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« on: July 02, 2014, 12:22:14 am »

So, I've bought an '06 ST3. I pick it up on Friday. Banana

I need some advice on service intervals.

The bike has 10,000Km on it & I'm reading that it needs to go in at 12k.

My question is: if I don't take it in until 14k, am I courting disaster?

Not trying to be a smartass, it's just that I'm taking a weeklong road trip at the end of this month &  I'm figuring that the "12K" might happen in the middle of said road trip.

Cheers
Phil
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« Reply #1 on: July 02, 2014, 09:13:12 am »

Um... let's see.... you're buying a bike that is 8 years old with 10,000 km on it (6200 miles) so it hasn't been ridden much as far as you know. Don't you think you might want to change out the fluids and check the rubber bits? What do you know about the bike and its life prior to you buying it? And you are going on a long trip? Are you putting new tires on it? Oh and check the electrical system?

I bought a low miles 2001 ST4 about a year ago and found rotted out cam tensioners on it - pretty much engine damage if those break or slip on you. The previous owner claimed 'fresh service'. Not. Replaced the oil, coolant, brake fluid, etc. Plus much more.

We buy a lot of used bikes and the first thing we do is take all the plastics off and go through the bike methodically. We've found a lot of things that could potentially ruin a trip.

If you are not mechanically handy I would definitely take it to someone you trust and have them go through the bike.
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« Reply #2 on: July 02, 2014, 10:06:37 am »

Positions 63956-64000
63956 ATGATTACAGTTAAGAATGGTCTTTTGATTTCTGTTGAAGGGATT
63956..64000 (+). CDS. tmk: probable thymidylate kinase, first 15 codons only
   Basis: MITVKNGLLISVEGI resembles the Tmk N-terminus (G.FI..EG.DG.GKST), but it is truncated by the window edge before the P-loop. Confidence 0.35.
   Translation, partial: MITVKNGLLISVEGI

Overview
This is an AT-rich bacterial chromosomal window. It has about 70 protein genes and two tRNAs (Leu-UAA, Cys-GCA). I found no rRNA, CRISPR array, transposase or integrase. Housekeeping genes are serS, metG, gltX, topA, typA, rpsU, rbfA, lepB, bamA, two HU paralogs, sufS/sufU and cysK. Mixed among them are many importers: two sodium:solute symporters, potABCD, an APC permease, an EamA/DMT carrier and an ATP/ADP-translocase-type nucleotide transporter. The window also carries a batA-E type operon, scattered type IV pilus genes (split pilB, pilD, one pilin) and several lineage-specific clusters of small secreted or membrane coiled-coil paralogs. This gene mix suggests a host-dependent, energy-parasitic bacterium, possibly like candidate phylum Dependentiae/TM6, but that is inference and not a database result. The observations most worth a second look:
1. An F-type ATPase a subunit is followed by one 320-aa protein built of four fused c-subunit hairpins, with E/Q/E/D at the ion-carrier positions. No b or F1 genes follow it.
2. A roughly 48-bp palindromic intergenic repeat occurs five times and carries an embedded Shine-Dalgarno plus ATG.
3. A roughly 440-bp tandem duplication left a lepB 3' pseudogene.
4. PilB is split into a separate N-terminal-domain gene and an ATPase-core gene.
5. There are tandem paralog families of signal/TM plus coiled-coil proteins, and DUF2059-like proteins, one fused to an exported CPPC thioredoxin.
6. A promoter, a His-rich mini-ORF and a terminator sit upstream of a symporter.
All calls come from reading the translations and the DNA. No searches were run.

Cam belts should be changed every two years, or at the recommended mileage interval, whichever comes first.  Catastrophic engine damage results if those suckers fail on you, so if you can't be POSITIVE they're new enough, that right there is a cause for getting the bike serviced before the trip.
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« Reply #3 on: July 02, 2014, 03:22:07 pm »

Ok, my bad. I should have included all that info.
The dealer I'm buying it from is top notch. I've bought 3 non Ducati's from them in the past. They are "The apple of Ducati's eye" as it were, winning awards every year. Annnndd, I'm fully aware of the "big deal" being muttered by somebody as they read that.

They are doing the LOF, replacing the tires, battery, & timing belts. As well as giving me a 6 month warranty. But they didn't want to do the 12K service yet. Service manager told me to ride it until then, get a feel for it & then we'd talk at 12K.

After I pick it up it's going over to a friends place to give it the "once over" & have the suspension set up. In his younger years, he used to race professionally. Now he is a service manager for the local Harley dealer Crazy

My question is: is it imperative to get it in at 12K on the button?